Confidence? It’s in short supply at the Bank of England

There is a school of thought that says central banks, after a decade of running scared, have found their mojo again.

Their anxiety stemmed from the 2008 crash, when banks panicked in the wake of the US sub-prime property crash and drained the financial system of funds. Only the central banks could make up the difference – with a lending programme known as quantitative easing – and it has been the same story ever since.

Each time central banks attempted to reinvent the old order, hinting that interest rates might inch back towards 2% or even the old normal of 4% to 5%, investors took fright, forcing a U-turn. On several occasions, including at the start of the pandemic, even more publicly insured money was injected into financial markets to preserve the bedrock of the capitalist system.

It became almost a joke in the Square Mile that when financial markets wobbled, Bank of England officials would print more cash, offering it at almost zero interest rates, in the hope it calmed the fevered brows of City traders.

An inflation rate that is heading to 10% or more has left central banks with “no choice”, in the words of former Bank of England official Adam Posen, but to show some guts and push rates higher, even if it means, in the midst of the Ukraine war, triggering a recession.

Once, central banks worried about the collateral damage from higher borrowing costs, and not just the impact on investors forced to acknowledge that the value of their shareholdings depended on central bank support. They worried about small businesses that might be pushed into bankruptcy and mortgage payers forced to hand back the keys to their homes. Not any more, according to those who support central banks taking a harder line.

The first thing to say to those who believe central banks have rediscovered their confidence is that they are diverging widely in their response to the current crisis.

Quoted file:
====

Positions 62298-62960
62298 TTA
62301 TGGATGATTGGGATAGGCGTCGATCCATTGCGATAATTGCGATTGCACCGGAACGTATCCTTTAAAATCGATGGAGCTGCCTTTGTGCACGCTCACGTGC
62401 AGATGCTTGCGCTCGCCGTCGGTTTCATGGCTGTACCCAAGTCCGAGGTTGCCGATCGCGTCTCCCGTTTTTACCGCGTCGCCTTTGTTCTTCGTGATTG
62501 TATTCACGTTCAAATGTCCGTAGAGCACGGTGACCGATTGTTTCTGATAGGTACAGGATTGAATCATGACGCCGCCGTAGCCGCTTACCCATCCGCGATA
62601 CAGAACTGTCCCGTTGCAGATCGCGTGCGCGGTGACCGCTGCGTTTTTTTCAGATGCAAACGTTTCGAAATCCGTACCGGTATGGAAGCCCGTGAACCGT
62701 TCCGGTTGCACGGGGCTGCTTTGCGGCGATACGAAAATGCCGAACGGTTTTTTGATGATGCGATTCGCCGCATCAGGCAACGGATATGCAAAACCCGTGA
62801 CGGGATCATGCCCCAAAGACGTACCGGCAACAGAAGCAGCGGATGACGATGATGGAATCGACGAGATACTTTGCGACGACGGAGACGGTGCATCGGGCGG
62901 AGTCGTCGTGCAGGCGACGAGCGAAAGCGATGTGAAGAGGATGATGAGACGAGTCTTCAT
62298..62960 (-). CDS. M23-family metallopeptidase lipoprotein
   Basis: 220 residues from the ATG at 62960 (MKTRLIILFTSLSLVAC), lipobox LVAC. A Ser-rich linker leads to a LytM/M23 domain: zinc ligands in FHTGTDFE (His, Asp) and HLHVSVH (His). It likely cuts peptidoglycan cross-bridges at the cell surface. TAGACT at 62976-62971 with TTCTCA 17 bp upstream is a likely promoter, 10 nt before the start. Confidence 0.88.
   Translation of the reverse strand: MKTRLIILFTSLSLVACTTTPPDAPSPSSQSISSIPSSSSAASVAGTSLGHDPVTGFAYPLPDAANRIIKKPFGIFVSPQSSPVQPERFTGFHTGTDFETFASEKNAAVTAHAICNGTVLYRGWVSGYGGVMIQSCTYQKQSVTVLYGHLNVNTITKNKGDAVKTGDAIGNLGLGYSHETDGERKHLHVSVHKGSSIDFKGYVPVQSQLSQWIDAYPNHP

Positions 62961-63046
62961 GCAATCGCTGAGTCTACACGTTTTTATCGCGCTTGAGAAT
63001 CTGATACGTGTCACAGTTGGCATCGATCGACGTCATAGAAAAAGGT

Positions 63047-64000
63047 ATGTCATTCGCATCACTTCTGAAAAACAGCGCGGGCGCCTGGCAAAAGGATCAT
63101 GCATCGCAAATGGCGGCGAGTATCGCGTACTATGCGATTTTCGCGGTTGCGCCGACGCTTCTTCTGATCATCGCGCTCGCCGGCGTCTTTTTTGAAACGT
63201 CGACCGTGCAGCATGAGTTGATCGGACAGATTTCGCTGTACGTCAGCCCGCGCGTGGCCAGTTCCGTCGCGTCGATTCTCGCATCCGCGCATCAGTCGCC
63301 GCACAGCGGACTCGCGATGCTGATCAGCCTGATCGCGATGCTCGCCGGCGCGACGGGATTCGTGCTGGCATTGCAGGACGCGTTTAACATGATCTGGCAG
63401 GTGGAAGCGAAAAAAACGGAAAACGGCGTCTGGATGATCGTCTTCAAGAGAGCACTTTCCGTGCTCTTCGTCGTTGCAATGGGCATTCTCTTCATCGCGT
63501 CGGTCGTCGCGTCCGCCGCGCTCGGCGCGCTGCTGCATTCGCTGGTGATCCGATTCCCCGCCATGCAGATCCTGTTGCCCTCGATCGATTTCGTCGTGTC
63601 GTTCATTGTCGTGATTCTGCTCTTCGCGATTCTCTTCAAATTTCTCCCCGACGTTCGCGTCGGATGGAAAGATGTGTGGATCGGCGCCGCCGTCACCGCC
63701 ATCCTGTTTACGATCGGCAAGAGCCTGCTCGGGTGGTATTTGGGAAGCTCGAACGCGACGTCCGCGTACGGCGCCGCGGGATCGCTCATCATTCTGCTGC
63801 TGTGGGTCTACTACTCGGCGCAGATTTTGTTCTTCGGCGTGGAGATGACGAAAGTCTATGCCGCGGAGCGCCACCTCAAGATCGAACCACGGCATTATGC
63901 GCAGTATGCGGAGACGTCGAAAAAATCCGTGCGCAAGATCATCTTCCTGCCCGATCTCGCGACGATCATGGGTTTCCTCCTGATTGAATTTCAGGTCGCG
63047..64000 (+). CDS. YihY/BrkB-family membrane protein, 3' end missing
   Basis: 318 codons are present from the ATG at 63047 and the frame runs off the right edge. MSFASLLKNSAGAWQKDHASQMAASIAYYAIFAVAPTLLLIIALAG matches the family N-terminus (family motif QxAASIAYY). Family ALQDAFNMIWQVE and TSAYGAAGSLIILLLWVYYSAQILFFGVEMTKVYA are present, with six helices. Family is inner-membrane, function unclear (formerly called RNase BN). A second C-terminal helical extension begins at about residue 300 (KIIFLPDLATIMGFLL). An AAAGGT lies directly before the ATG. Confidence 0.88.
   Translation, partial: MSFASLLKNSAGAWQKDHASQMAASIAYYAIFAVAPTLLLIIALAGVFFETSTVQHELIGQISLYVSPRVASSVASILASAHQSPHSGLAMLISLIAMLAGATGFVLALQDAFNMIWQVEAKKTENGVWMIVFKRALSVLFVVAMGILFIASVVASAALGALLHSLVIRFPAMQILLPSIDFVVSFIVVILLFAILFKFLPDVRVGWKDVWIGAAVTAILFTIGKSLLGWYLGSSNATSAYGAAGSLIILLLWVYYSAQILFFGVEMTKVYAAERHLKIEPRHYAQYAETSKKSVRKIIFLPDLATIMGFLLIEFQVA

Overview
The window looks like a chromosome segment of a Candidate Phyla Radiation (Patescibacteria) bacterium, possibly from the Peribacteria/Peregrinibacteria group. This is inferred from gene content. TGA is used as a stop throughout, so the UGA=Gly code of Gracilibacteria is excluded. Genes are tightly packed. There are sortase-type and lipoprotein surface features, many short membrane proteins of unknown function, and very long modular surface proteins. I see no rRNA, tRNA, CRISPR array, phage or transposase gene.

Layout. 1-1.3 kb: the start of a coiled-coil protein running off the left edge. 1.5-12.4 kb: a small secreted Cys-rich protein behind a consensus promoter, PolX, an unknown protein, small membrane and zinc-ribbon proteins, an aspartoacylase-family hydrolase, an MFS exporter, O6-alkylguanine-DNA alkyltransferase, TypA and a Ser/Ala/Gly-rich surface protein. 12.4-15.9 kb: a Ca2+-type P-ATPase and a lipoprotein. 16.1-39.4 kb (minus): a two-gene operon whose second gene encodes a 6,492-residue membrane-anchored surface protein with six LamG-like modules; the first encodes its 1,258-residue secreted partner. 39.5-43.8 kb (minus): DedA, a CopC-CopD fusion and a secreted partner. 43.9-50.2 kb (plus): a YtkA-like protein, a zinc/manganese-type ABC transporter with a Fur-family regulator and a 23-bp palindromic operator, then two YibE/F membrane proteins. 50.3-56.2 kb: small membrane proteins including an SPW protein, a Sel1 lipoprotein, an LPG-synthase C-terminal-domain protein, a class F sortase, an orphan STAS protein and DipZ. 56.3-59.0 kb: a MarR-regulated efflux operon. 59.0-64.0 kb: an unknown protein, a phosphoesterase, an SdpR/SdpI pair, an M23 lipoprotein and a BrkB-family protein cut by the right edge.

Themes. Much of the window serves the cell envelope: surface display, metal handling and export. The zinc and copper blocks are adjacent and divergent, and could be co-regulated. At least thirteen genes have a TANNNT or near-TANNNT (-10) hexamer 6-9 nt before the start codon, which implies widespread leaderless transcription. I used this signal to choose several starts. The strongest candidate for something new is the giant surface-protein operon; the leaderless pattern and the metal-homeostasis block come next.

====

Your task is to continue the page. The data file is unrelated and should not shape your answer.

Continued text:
In the US, where the government love-bombed households with cash during the pandemic, most of which has been spent on imports almost as much as domestic goods and services, the central bank has been given licence by financial markets to withdraw some of its cheap money. Now it is on course to push rates much higher. Meanwhile, Japan is in the opposite corner. The Bank of Japan has promised financial markets it will maintain the peace and tranquility enjoyed since the world’s third-largest economy suffered its own property collapse in 1989. To this end, Tokyo will keep borrowing costs below zero for the foreseeable future. In fact, it is almost impossible to envisage an economic trigger that would cause Tokyo to push interest rates upwards.

Over at the European Central Bank, Frankfurt’s finest are coping with a soaring inflation rate, but unlike the US Federal Reserve, almost all the pressure comes from the energy sector and the Ukraine war, not households flush with government cash. ECB officials have made noises about a possible increase in interest rates to calm prices, though inflation is expected to tumble next year without any action, so any rise now would probably need to be reversed in 2023.

The Bank of England occupies a special and confused position, oscillating from one extreme to the other. For the past six months a majority on Threadneedle Street’s monetary policy committee has talked as if the American and British economies were in the same boat. They argued there was too much money chasing too few goods, wages were about to spiral in response to a shortage of workers, and inflation was about to jump, possibly for many years, on the back of this impetus.

Except Britain turned out to be more like the EU. Inflation is going to jump, yes. But there is little pressure from wages because 40 years of draconian employment laws have stripped workers of bargaining power. Much of the increase in earnings reflected in official statistics comes from the stellar wage increases demanded in discrete corners of the labour market – by IT professionals, corporate lawyers, accountants and our old friends, the City traders.

UK inflation is almost exclusively the result of higher fuel and energy bills, coupled with an increase in food costs due to supermarkets jacking up prices to recover margins squeezed by competition over the last decade.

Bank governor Andrew Bailey, for so long the harbinger of higher interest rates, now sings a different song, even after his rate-setters last week increased the base interest rate for a fourth time to 1% and signalled a few more rises to come. Britain was about to enter a “very difficult period” of low growth and high inflation that could bring with it higher unemployment, he said.

Fear stalks the central bank again. It means interest rates are likely to be capped at 1.5% and might not increase beyond 1%. Cuts next year are possible.